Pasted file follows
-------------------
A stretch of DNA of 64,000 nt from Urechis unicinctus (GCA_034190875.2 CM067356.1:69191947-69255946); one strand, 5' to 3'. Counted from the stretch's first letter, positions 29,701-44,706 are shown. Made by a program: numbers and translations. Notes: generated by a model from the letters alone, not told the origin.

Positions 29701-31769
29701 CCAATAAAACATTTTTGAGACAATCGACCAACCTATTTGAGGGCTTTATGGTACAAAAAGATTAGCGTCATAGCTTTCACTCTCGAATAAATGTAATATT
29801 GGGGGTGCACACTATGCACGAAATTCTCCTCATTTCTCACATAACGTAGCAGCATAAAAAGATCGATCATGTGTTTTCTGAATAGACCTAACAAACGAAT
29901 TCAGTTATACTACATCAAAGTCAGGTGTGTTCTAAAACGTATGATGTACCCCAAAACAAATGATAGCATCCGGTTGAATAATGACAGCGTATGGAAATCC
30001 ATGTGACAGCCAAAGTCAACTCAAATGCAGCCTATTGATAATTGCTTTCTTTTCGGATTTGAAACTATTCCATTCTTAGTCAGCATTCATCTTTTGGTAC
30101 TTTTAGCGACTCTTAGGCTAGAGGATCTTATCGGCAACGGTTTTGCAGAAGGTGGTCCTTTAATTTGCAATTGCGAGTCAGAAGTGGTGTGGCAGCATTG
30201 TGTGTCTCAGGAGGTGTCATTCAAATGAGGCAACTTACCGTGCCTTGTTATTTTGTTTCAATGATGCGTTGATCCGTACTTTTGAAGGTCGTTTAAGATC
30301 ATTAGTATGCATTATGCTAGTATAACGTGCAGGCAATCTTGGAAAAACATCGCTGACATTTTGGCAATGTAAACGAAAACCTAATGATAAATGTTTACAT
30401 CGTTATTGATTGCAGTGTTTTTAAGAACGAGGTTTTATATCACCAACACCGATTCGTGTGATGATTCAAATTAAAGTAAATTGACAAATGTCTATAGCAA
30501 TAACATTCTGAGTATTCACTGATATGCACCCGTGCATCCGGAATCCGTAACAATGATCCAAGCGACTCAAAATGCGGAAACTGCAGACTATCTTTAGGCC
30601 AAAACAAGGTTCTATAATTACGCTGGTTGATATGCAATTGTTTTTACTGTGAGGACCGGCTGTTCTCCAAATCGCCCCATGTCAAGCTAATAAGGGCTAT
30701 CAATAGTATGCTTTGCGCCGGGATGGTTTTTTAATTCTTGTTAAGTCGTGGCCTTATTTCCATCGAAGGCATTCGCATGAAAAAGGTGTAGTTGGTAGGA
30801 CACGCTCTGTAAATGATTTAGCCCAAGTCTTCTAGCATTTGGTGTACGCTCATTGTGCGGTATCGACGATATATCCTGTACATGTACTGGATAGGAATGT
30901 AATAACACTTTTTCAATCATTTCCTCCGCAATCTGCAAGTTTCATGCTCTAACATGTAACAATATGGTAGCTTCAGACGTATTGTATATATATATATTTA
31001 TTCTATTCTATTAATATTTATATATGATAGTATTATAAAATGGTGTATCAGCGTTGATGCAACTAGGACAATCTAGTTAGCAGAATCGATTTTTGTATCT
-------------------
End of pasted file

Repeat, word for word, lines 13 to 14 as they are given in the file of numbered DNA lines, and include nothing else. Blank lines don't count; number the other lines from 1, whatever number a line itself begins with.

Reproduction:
30701 CAATAGTATGCTTTGCGCCGGGATGGTTTTTTAATTCTTGTTAAGTCGTGGCCTTATTTCCATCGAAGGCATTCGCATGAAAAAGGTGTAGTTGGTAGGA
30801 CACGCTCTGTAAATGATTTAGCCCAAGTCTTCTAGCATTTGGTGTACGCTCATTGTGCGGTATCGACGATATATCCTGTACATGTACTGGATAGGAATGT